Finely Woven Webs
Quick: what’s the first poem by John Donne you can think of?
|Let’s say – for the sake of argument – you thought of “The Flea,” which has at least graced most high school English literature curricula. This poem…well, it seems a bit cruel to toss it to hormone-addled teenagers. But life is cruel, particularly if you are a hormone-addled teenager. The poem’s speaker hopes to persuade his lady to become his lover by making two points: (1) here’s a flea which bit you, and that won’t be any worse than losing your virginity, and (2) by the way, that flea also bit me, so our blood is already intermixed.
Was ever woman in this humor woo’d? The flea – a miniscule, inconvenient creature, and potential herald of infestation – as a metaphor for sex is one thing (see Ovid for confirmation), but what Donne’s speaker argues next is even stranger:
Oh stay, three lives in one flea spare,
Where we almost, nay more than married are.
This flea is you and I, and this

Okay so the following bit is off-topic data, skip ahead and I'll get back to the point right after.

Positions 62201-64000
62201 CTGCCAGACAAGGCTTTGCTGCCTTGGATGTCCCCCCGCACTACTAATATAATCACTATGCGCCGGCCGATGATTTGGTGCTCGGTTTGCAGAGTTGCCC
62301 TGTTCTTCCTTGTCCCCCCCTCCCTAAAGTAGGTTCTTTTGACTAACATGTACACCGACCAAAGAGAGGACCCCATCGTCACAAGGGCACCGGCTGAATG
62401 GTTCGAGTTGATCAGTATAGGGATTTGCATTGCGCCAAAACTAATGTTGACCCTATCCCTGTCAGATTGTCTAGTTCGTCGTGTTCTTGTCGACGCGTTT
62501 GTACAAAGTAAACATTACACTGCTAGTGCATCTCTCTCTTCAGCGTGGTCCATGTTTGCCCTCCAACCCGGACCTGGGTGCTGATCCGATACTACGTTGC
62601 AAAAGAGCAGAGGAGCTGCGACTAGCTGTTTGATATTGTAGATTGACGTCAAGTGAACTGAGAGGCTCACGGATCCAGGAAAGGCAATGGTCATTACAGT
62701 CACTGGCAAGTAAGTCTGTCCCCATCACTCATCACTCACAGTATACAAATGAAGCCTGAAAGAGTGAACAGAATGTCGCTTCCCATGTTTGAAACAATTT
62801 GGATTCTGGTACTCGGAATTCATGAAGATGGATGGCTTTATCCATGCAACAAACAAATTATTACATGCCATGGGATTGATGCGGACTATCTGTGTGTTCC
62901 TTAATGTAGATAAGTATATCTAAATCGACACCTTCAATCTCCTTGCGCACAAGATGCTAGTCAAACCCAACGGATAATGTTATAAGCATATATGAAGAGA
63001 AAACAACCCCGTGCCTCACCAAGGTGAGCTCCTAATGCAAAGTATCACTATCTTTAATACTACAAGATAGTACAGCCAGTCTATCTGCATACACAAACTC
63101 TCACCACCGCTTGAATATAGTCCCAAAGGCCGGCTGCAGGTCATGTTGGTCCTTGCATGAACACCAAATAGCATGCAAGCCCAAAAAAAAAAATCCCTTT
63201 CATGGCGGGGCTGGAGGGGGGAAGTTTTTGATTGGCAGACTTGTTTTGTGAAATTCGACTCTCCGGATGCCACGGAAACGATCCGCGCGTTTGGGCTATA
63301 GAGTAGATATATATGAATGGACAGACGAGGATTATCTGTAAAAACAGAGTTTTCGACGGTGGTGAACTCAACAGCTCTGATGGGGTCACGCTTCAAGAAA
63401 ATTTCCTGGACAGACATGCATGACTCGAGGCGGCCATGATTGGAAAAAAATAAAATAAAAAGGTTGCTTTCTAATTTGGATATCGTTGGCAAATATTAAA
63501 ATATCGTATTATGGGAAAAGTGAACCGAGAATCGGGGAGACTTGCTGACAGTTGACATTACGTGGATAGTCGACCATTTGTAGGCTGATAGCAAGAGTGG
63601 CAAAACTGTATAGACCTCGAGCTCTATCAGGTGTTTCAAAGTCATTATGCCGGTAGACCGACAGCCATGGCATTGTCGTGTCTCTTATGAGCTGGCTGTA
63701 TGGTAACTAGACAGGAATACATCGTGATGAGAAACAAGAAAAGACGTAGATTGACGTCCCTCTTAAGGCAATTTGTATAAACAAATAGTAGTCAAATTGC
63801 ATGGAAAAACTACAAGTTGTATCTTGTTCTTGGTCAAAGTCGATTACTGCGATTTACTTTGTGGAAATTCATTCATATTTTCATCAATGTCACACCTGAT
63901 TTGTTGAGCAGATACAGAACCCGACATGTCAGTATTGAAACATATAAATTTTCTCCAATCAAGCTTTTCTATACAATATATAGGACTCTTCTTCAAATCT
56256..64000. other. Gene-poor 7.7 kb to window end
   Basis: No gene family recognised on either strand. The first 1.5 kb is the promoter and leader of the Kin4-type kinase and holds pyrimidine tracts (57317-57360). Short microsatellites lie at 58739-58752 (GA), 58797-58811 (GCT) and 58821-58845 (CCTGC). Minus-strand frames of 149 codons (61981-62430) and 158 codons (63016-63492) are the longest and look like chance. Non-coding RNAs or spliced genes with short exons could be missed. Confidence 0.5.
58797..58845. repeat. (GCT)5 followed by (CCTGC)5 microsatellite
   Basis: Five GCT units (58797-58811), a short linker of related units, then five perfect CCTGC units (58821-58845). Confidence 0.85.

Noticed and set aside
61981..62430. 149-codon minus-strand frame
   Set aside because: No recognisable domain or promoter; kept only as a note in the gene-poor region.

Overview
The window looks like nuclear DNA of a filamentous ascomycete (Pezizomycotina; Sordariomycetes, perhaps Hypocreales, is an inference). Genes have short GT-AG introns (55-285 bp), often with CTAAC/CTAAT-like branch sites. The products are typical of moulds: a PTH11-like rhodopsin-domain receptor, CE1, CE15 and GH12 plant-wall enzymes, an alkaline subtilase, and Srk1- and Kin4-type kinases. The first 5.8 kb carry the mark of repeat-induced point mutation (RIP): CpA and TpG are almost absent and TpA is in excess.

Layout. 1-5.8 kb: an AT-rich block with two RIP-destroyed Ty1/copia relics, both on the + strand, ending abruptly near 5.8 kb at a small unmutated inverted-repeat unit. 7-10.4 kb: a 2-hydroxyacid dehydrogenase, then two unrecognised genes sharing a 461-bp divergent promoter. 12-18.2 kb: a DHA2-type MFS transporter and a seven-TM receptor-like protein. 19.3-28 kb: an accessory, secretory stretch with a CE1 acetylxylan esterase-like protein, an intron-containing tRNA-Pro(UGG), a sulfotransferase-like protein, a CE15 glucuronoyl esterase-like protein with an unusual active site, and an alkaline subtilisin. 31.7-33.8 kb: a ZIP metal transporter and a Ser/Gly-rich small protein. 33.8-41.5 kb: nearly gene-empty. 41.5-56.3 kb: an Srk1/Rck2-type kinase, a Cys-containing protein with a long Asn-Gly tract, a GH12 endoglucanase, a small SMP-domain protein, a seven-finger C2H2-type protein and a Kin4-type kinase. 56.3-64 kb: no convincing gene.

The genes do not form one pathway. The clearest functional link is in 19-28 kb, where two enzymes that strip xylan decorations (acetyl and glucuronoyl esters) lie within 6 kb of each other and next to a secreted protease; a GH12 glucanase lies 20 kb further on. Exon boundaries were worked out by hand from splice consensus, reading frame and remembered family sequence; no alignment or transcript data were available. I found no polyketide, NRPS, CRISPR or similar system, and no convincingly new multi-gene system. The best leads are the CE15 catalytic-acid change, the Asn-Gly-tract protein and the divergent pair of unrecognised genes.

Our marriage bed, and marriage temple is.
Though parents grudge, and you, we’are met,
And cloistered in these living walls of jet.
It isn’t so much that the (potential) lovers have become or are somehow living inside the flea; rather, their blood stands in as a synecdoche for their bodies. Mingle these “two bloods” inside the flea and you have a representation in miniature of the sought-after consummation of sex. The flea itself becomes the site of this theoretically holy union, rising in status from bed to temple to cloister as the speaker presses his point. (Ahem.) The insect also suggests a way around the objections parents might well raise – “more than married” already, eh? – for, within, the lovers ought to be safe from the cares of the outside world.
Not quite. The final stanza finds the lady squashing the flea: “Cruel and sudden, hast thou since / Purpled thy nail, in blood of innocence?” Doesn’t she realize she’s just murdered the very vessel of their physical union? Oh, but she has an argument of her own: “Yet thou triumph’st, and say’st that thou / Find’st not thyself, nor me the weaker now.” Were the flea such a vital piece of the sexual puzzle, she points out, killing it would make us very bad people – and it hasn’t, so it isn’t. Well, then, answers the speaker, “Just so much honor, when thou yield’st to me, / Will waste, as this flea’s death took life from thee.” He’s slung her argument back at her, how can she resist, so now they’re certain to get their rocks off, right? Alas, there the poem ends. We’ll never know.